FLORIDA BOARD OF VETERINARY MEDICINE AND CRIMINAL CONVICTIONS

If you are convicted of a crime want to become a veterinarian in Florida, you must include information about your conviction with your application.

If you are already a veterinarian in the state and are convicted, then you have 30 days to report your conviction to the licensing board. Sanctions for crimes committed by veterinarians vary and can include monetary fines, suspensions, or even the revocation of your license. Learning more about the process can help you protect your practice and employment possibilities after you’ve been charged with a crime.

Failure to report a conviction on your application or failing to disclose a new conviction can lead to harsh penalties. Any crimes committed against animals or crimes involving drugs of any type have the greatest impact on your ability to practice in the state, but all convictions or guilty pleas need to be documented.

What is the process for people who already have a veterinary license and have been convicted of a crime?

If you are already a veterinarian in the state of Florida and are convicted of a crime, you need to notify the Department of Business and Professional Regulation using a specific form. Section 455.227(1)(t), Florida Statutes mandates that all licensees notify the department of a conviction or nolo contendere plea within 30 days.

The crime does not have to have occurred in your own jurisdiction or even in Florida. You must report any conviction regardless of location. The Criminal Self Reporting Document needs to be completed and filed with the appropriate registration agency to comply with the law. This one page document includes the following details and questions:

  • Your name and address
  • The licenses you currently hold, including your veterinary license number
  • Questions about your case, including whether you pled guilty or were convicted
  • Details about where you were charged and where any criminal case was held

What do you need to do and provide if you have been convicted of a crime and are applying for a veterinary license?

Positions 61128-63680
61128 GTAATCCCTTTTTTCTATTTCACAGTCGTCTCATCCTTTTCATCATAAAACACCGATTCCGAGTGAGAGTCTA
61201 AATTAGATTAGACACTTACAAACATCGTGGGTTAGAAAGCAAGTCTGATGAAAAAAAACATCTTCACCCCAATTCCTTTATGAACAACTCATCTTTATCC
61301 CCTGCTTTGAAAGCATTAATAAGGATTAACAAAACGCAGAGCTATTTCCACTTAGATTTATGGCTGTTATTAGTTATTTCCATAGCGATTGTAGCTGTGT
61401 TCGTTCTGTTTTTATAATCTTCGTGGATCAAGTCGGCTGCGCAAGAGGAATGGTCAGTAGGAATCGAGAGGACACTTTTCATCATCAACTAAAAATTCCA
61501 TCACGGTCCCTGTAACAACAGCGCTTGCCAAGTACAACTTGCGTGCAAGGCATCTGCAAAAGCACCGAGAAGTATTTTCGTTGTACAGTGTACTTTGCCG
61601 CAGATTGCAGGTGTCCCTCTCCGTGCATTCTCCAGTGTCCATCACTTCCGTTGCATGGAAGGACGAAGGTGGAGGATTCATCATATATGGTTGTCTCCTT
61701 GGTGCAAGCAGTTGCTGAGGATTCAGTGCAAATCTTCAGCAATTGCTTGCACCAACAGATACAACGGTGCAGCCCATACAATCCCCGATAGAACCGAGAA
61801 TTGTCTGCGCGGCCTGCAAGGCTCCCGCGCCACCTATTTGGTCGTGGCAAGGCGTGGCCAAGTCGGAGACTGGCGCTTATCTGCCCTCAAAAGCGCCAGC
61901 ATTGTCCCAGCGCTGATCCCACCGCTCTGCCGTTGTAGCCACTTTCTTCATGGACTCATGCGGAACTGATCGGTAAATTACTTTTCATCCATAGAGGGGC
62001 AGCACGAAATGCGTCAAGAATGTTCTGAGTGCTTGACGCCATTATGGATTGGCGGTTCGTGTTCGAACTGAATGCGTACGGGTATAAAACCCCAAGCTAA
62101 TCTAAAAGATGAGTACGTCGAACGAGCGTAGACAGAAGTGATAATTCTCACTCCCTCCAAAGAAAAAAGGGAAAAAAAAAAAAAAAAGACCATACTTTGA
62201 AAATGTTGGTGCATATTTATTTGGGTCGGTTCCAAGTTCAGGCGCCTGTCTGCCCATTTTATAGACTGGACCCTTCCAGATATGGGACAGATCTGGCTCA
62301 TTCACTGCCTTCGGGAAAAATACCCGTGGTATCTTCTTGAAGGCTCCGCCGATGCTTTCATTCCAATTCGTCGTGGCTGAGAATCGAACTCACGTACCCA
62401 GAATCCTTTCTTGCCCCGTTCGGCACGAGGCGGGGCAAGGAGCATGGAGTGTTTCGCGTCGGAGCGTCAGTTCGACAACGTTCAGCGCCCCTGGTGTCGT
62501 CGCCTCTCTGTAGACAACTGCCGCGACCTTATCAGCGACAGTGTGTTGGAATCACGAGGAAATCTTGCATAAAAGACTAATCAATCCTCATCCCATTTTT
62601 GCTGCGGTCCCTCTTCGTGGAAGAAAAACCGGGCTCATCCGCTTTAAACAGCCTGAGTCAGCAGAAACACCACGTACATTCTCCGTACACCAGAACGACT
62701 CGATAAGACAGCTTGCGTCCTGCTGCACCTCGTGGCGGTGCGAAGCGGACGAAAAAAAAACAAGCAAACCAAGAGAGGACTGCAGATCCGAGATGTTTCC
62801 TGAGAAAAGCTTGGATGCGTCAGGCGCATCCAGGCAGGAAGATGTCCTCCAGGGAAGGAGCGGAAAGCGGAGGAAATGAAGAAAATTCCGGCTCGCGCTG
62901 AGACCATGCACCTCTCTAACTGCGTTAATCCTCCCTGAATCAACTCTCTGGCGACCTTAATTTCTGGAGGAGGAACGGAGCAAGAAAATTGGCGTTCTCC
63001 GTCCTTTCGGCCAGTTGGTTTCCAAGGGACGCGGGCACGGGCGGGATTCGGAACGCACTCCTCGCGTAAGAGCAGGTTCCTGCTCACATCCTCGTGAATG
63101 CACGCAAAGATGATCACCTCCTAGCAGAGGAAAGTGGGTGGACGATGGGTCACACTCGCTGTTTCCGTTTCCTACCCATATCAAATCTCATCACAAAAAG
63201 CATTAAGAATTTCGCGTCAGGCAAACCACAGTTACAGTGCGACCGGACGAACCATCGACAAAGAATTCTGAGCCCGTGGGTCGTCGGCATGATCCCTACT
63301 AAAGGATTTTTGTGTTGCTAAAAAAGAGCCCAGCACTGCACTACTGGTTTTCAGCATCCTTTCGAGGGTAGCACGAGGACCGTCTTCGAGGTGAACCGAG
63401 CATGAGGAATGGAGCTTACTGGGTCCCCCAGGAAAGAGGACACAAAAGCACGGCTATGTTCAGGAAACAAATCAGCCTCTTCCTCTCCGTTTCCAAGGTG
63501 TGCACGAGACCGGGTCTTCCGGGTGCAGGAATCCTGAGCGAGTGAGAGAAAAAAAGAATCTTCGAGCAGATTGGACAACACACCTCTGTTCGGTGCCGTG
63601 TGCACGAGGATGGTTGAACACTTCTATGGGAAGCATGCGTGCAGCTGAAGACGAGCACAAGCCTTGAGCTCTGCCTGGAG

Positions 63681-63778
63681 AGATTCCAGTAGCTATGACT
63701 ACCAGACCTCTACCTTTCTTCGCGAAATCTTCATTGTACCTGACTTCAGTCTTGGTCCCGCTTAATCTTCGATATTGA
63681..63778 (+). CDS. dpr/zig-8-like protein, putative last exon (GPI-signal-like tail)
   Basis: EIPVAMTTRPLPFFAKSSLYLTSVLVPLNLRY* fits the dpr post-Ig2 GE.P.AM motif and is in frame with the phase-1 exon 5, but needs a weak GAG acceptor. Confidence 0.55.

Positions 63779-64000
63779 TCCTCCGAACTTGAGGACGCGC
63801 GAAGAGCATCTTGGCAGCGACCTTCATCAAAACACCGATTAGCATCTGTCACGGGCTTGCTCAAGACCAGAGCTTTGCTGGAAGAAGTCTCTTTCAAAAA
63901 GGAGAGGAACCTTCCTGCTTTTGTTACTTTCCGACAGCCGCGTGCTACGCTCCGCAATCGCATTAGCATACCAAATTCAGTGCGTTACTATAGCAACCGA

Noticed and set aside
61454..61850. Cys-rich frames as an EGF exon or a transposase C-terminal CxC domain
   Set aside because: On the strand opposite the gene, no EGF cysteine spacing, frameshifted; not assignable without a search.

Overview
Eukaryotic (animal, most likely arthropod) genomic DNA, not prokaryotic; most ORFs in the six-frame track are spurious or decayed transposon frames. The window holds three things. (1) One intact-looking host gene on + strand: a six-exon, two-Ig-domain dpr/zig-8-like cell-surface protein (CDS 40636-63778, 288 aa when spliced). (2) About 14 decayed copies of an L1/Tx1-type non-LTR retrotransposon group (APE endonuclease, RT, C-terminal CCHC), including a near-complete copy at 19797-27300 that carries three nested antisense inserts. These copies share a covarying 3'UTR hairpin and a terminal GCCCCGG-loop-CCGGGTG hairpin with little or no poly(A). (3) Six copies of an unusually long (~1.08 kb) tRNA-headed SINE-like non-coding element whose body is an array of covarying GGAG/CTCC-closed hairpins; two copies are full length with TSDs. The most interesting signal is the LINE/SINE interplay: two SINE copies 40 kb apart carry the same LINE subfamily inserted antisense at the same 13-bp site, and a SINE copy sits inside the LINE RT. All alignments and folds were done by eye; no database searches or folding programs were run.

If you have been convicted of a crime or you have plead nolo contendere and are applyng for a license, you need to disclose your crimes on your application. You will need to list:

  • The offense
  • County and state of the offense
  • Penalty
  • Date of offense
  • If all your sanctions have been satisfied
  • Description of the offense

What crimes would automatically stop you from getting your license?

Violating drug laws or being found guilty of cruelty to animals or a crime that directly impacted animals in some way could prevent you from getting a license at all, according to Florida Statute 455.227.

What if you plead “no contest” and not guilty?

Pleading “no contest” may impact your ability to receive a license. If you have been charged with a crime as an area licensed veterinarian or wish to become one, then a criminal attorney can help you determine which course of action is best.

If you plead not guilty, but are found guilty of a crime, then that conviction must be reported within 30 days.

What actions or fines can the Veterinary Board impose?

You can be penalized both for being found guilty of a crime and for failing to report that conviction in the state of Florida. Penalties can include suspension, revocation of an existing license or the denial of a new license application. The licensing agency can also impose fines of up to $5,000 per occurrence as a punitive action or for failure to report a new or previous conviction.

Why do you need an attorney if you already have or need a license?

If you have been charged with a crime and wish to practice veterinary medicine in Florida, it is essential that you hire an attorney to defend you in court. A conviction, guilty plea or even a nolo contendere plea can have significant impact on your ability to legally practice veterinary medicine in the state. Hiring an attorney can help you get the best possible outcome and limit the impact that an accusation or arrest can have on your professional future.

If you have been charged with a crime and are seeking or hold a veterinary license in Florida, we can help. Contact us right away to ensure that you get the best possible outcome for your situation and that your professional and employment options are not limited by the charges you are facing.